I was at the Interlude this afternoon eating a very tasty lunch and reading The New Yorker when I came across an advertisement for Better Than Sane: Tales from a Dangling Girl, described in part as: “[b]orn into a wealthy Palo Alto family, Rose, a depressed and isolated child, didn’t take a real job until age 40, when she became a receptionist at the New Yorker in the 1980s.”
As a sucker for the non-fiction sub-genre of “books about The New Yorker”, I was moved to make an impulse purchase.
On a lark, I pulled out my cell phone, searched “amazon” in the stock “Google: WAP” search on the phone’s little web browser, got connected to the Amazon.com “cell phone enabled website,” search for and ordered the book. In about 2 minutes.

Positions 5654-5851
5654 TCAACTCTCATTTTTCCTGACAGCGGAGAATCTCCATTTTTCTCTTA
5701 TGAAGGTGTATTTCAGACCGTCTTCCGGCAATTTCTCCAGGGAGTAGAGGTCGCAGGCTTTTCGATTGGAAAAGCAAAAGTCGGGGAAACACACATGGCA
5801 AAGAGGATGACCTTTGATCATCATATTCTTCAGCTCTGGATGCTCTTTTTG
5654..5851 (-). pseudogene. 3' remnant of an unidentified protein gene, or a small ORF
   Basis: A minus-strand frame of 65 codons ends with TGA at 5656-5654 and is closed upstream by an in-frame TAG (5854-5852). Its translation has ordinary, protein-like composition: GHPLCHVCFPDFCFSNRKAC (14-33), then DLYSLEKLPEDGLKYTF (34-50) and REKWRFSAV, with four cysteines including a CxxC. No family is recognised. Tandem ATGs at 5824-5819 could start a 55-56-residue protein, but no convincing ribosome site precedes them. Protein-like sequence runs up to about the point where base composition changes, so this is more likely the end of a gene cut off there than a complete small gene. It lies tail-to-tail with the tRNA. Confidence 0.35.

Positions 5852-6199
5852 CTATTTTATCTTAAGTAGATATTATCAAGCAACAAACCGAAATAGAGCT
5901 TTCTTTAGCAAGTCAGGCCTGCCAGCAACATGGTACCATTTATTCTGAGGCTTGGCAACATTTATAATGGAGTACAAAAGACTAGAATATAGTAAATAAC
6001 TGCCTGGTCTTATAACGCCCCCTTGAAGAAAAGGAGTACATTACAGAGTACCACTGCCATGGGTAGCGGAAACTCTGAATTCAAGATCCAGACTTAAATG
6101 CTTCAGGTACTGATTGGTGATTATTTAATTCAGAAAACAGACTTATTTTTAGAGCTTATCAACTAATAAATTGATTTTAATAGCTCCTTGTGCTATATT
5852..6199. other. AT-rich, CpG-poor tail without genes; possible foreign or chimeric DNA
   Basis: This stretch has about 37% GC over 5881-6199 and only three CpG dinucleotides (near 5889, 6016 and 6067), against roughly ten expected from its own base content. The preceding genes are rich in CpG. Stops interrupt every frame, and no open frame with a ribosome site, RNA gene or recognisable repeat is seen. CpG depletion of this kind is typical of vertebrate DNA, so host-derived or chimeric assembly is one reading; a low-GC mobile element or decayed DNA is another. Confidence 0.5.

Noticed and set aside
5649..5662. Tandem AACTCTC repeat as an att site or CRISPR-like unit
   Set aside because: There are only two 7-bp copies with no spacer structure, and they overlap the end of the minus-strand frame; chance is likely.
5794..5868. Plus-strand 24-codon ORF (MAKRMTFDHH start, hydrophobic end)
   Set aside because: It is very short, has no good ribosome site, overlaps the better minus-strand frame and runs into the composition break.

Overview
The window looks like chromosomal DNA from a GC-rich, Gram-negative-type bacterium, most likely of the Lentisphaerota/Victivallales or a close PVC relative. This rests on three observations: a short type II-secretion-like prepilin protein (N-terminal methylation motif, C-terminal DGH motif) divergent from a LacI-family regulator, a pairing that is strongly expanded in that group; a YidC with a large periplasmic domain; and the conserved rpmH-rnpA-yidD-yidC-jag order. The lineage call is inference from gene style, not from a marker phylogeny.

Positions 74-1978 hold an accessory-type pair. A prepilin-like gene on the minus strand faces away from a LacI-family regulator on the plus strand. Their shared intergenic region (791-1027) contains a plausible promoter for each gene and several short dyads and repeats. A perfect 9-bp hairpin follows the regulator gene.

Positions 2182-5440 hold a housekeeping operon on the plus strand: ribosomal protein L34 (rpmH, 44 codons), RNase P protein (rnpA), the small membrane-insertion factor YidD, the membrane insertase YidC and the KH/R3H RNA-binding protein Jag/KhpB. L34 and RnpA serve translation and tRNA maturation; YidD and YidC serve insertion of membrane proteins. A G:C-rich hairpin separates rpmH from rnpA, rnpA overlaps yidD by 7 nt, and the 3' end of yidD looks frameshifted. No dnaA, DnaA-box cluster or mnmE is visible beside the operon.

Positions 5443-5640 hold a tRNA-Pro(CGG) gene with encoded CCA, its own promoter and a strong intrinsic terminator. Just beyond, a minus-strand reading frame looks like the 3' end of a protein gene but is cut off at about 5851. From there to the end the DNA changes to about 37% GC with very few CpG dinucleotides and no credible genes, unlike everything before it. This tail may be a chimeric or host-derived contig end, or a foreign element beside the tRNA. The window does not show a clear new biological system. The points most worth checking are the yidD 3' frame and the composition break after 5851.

I never understood why “one click ordering,” Amazon.com’s patented scheme for a sort of “instant checkout,” was all that useful. Now I do: having your billing and shipping addresses, and your credit card information on file at Amazon.com and attached to your username and password makes ordering by cell phone (and other devices yet to be invented) possible. Can you imagine trying to type in all that information using the phone’s keypad?